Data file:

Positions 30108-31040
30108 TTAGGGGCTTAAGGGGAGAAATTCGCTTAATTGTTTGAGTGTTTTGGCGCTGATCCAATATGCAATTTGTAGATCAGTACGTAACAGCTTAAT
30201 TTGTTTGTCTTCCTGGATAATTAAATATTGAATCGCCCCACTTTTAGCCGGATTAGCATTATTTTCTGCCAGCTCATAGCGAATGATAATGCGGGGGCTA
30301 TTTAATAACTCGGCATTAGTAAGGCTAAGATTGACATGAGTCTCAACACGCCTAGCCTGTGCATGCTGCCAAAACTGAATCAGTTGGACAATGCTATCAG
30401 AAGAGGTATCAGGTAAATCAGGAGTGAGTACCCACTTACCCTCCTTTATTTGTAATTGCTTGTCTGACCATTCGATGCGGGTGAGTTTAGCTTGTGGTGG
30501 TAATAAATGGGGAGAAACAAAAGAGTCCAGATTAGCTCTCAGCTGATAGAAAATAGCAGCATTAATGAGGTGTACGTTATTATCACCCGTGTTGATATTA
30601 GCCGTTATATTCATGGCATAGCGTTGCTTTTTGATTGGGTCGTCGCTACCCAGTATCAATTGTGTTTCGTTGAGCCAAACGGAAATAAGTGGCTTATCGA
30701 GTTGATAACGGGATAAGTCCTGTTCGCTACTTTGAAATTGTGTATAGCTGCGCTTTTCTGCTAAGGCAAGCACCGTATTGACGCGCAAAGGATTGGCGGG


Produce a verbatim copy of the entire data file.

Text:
Positions 30108-31040
30108 TTAGGGGCTTAAGGGGAGAAATTCGCTTAATTGTTTGAGTGTTTTGGCGCTGATCCAATATGCAATTTGTAGATCAGTACGTAACAGCTTAAT
30201 TTGTTTGTCTTCCTGGATAATTAAATATTGAATCGCCCCACTTTTAGCCGGATTAGCATTATTTTCTGCCAGCTCATAGCGAATGATAATGCGGGGGCTA
30301 TTTAATAACTCGGCATTAGTAAGGCTAAGATTGACATGAGTCTCAACACGCCTAGCCTGTGCATGCTGCCAAAACTGAATCAGTTGGACAATGCTATCAG
30401 AAGAGGTATCAGGTAAATCAGGAGTGAGTACCCACTTACCCTCCTTTATTTGTAATTGCTTGTCTGACCATTCGATGCGGGTGAGTTTAGCTTGTGGTGG
30501 TAATAAATGGGGAGAAACAAAAGAGTCCAGATTAGCTCTCAGCTGATAGAAAATAGCAGCATTAATGAGGTGTACGTTATTATCACCCGTGTTGATATTA
30601 GCCGTTATATTCATGGCATAGCGTTGCTTTTTGATTGGGTCGTCGCTACCCAGTATCAATTGTGTTTCGTTGAGCCAAACGGAAATAAGTGGCTTATCGA
30701 GTTGATAACGGGATAAGTCCTGTTCGCTACTTTGAAATTGTGTATAGCTGCGCTTTTCTGCTAAGGCAAGCACCGTATTGACGCGCAAAGGATTGGCGGG